Cablegate: North Korea Economic Briefing - November 2009

DE RUEHUL #1879/01 3350442
R 010442Z DEC 09




E.O. 12958: N/A

1. (U) This cable is sensitive but unclassified and not/not
intended for Internet distribution.

In This Issue

-- Cabinet Considers New Economic Campaign
-- Economic "Informationalization" Declared Key to Success
-- DPRK Modernizes Steel Complex
-- English Classes in Pyongyang Gaining Popularity
-- UN Experts Allege Evades Sanctions
-- China Approves Tumen River Development
-- China Stops Publishing DPRK Trade Figures
-- DPRK-Hong Kong Trade from January to September 2009 Surges
-- ROKG Tightens Import Procedures of DPRK Sand, Anthracite and
-- Inter-Korean Trade Rises for Two Straight Months
-- ROKG Sets Aside Budget for DPRK Aid
-- ROKG Supports DPRK Environmental Improvement
-- U.S. NGO Helps DPRK Housing Project
-- French NGO Helps Anti-DPRK Radio Stations

Domestic Economy

2. (SBU) Cabinet Considers New Economic Campaign: North Korea's
cabinet recently discussed plans for the "100-day campaign" to boost
steel production, according to the North's state-run daily, Minju
Chosun on October 27. This campaign was launched in late September,
which followed immediately after the end of the 150-day campaign.
The original 150-day campaign was an effort launched by the DPRK in
April 2009 to establish an economically powerful country by 2012.
The cabinet members also discussed accelerating the construction of
large and medium-sized power plants to address persistent
electricity shortages. North Korea's Premier, Kim Yong-il, said
that if the 100-day campaign is a success by year's end, it will be
a "great revolutionary turning point."

3. (SBU) Economic "Informationalization" Declared Key to Success:
In a recent edition of Chollima (an influential DPRK monthly
magazine), the DPRK emphasized "informationalization" in economic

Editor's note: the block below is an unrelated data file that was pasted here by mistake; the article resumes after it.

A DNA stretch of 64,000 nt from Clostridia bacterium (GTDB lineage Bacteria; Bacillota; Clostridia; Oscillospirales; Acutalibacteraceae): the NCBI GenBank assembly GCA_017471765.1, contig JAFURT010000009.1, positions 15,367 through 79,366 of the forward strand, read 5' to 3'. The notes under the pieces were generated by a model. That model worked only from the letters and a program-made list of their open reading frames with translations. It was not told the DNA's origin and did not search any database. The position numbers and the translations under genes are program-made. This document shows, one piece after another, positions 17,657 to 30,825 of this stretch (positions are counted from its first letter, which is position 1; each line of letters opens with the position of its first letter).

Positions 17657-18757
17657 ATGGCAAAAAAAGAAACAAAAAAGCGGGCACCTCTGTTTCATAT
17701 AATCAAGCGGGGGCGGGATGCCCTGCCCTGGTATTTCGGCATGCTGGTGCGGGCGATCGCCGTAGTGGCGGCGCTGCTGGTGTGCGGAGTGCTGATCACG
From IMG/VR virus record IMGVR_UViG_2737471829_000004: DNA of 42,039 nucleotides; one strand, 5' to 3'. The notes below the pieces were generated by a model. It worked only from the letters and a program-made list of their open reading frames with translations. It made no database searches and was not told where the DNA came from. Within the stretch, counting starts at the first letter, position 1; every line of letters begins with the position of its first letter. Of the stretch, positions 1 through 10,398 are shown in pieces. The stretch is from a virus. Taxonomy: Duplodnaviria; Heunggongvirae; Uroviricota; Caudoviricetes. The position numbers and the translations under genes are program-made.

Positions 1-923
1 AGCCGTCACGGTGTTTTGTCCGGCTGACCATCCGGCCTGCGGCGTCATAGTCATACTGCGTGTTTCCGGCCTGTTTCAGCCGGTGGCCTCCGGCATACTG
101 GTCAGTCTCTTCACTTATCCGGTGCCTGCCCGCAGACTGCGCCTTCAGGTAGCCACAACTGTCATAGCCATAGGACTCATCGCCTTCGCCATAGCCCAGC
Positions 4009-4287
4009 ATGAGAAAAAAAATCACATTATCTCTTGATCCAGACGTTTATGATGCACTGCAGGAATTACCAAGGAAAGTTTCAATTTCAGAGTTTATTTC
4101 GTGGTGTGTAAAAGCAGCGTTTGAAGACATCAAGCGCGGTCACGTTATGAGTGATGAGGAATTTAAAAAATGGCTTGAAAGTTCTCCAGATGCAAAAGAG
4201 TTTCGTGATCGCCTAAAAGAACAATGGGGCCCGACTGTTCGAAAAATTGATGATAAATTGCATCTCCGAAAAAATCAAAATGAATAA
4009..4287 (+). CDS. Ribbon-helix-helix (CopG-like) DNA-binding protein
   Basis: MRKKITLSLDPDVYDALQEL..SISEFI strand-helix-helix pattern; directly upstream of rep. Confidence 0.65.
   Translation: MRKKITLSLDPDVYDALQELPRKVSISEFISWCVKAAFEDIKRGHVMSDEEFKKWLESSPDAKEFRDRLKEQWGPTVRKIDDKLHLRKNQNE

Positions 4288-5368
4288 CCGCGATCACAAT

management and activities in order to become an "economic power."
In its article titled "Informationalization of Economic Management
and Administrative Activity," it stated that "in order to meet the
demands for science and technology development in the era of the
information industry, improvement of socialist economic management
has emerged as an important issue." The article also noted that
while construction of basic facilities was an urgent task, computers
and IT resources should be a priority in order to "informationalize"
economic management and administrative activities. The government
should then modernize communication equipment. Further development
of basic management systems in education, information theory
research, systems engineering, legal administration, and other
economic science fields would also be necessary. North Korea's
state-run Rodong Sinmun has also recently emphasized
"informationalization," referring to the current era as the
"information economy age" and the "informationalization age."

4. (SBU) DPRK Modernizes Steel Complex: Chosun Sinbo, a pro-North
Korea newspaper based in Japan reported November 20 that North
Korea's largest steel mill, Kim Chaek Steel General Complex (KCSGC)
has recently modernized. KCSGC claims to have produced pig iron
with domestically produced fuels such as anthracite and lignite,
whereas in the past, it had to import coal for fuel. According to